The hot spots for installation of solar photovoltaic may become “cold spots” due to future climate changes.
Scholars from Princeton University have recently discovered that the ascending temperature of the surface of the earth has resulted in an increase of atmospheric moisture, aerosols, and particulate matters, as well as an escalation in the number of cloudy days. A reduction of global photoperiod (solar radiation) is followed naturally by an impact on the volume of solar power generation, of which Middle East and Southwestern US, who possess the highest potential in solar power, are most likely to sustain the relevant ramification.
Princeton University utilizes satellite data and climate models to predict the future status of global temperature rise and observes the changes of solar radiation under climate change in order to further evaluate the impact on the power generation at solar power generation hot spots. Amilare Porporato, professor at the Civil and Environmental Engineering Department, Princeton University, compared solar hot spots to the academic results of the students, where he commented that the existing dry areas are like students who receive A everyday, and now the results of students who perform remarkably must be predicated and quantified to the frequency of B or C due to the interference of climate change on dynamic weather and solar radiation.
The study of the research team is calculated primarily by probability, for example, the reliability of solar power is evaluated based on the atmospheric moisture and the quantity of aerosols in dry areas for the predictions on flood or drought. Porporato commented that high temperature allows the atmosphere to accommodate more moisture, which is more likely to form turbulence and clouds, and particulate matters will only retain longer in the air.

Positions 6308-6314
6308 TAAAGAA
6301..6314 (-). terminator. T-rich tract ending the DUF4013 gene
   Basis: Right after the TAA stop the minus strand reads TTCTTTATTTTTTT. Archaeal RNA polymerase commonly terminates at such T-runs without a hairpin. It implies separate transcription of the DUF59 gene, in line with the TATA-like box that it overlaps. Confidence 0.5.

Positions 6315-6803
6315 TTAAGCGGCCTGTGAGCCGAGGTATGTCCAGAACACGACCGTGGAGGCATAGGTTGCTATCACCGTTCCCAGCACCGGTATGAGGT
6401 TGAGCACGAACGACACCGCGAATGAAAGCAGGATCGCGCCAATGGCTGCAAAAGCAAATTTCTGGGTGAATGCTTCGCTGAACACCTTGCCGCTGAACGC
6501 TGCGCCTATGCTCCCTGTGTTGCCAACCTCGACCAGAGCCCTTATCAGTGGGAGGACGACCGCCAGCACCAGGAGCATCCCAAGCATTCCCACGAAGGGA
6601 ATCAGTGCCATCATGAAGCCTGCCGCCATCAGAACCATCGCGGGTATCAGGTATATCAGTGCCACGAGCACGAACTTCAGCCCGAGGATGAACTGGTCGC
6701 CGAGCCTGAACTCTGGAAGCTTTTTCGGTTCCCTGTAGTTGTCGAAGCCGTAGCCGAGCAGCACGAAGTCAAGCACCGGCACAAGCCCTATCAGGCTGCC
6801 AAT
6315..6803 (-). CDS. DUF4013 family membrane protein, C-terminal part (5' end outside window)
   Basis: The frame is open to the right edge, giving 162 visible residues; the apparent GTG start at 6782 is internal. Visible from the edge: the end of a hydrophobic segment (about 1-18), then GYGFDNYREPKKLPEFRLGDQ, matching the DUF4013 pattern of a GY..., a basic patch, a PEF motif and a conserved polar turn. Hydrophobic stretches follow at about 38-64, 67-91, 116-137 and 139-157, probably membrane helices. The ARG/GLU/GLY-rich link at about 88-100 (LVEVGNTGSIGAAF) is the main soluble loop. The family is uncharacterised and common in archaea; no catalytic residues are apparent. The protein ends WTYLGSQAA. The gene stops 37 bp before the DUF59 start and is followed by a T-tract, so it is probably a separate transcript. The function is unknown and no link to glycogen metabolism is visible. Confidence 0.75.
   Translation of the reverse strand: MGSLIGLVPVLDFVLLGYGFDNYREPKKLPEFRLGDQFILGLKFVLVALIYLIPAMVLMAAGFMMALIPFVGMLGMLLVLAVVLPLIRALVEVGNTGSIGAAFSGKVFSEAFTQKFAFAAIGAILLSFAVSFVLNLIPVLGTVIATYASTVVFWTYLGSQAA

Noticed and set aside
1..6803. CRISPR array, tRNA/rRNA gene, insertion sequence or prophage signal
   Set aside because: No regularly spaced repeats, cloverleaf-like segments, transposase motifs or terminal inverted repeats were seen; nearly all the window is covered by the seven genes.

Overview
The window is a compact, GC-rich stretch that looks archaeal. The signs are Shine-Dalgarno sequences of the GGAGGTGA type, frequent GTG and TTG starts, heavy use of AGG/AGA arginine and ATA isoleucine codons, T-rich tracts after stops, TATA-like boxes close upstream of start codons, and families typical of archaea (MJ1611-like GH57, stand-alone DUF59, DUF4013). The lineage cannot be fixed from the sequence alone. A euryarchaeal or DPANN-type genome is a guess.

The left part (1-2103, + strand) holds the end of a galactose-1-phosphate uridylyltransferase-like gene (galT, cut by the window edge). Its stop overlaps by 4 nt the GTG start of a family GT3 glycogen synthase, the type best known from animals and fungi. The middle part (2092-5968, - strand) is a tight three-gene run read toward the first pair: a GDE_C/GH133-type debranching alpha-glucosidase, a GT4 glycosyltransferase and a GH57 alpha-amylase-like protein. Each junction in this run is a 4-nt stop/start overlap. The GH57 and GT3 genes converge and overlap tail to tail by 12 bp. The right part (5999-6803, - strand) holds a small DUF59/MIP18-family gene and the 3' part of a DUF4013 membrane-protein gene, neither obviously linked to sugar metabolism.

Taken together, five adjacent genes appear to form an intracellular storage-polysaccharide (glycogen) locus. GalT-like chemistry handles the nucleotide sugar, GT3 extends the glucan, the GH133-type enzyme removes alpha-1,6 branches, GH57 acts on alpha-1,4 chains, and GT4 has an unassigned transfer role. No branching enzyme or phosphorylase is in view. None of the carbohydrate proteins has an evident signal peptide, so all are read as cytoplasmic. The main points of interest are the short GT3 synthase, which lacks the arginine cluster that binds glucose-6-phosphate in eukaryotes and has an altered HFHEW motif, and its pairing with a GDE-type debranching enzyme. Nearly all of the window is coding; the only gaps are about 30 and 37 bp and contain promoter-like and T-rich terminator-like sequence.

Porporato pointed out that soil dryness is also a pressing issue. As the temperature rises and atmospheric turbulence increases in dry areas of the Middle East, the surface of the earth is met with more sand dust and aerosols, as well as a depletion of solar radiation, for which the trend can also be seen on the climate observation network.
However, the research team is yet to precisely predict the future of Southwestern US. Several models from the study have indicated that solar radiation has increased, and daylight has become stabilized, where some models are also displaying completely opposite results. Jun Yin, first author of the thesis, commented that such result has exhibited the difficulties in the prediction on the reliability of solar power generation due to the uncertain future.
Nonetheless, this study will still be useful for the design of future solar power plants and energy storage system. The research team will further study the frequency of continuous sunny or cloudy days, as well as the range of cloud blockage on trees in absorbing carbon dioxide and sunlight, which is influential in the strategies for climate change.
(Cover photo source: Flickr/Bureau of Land Management CC BY 2.0)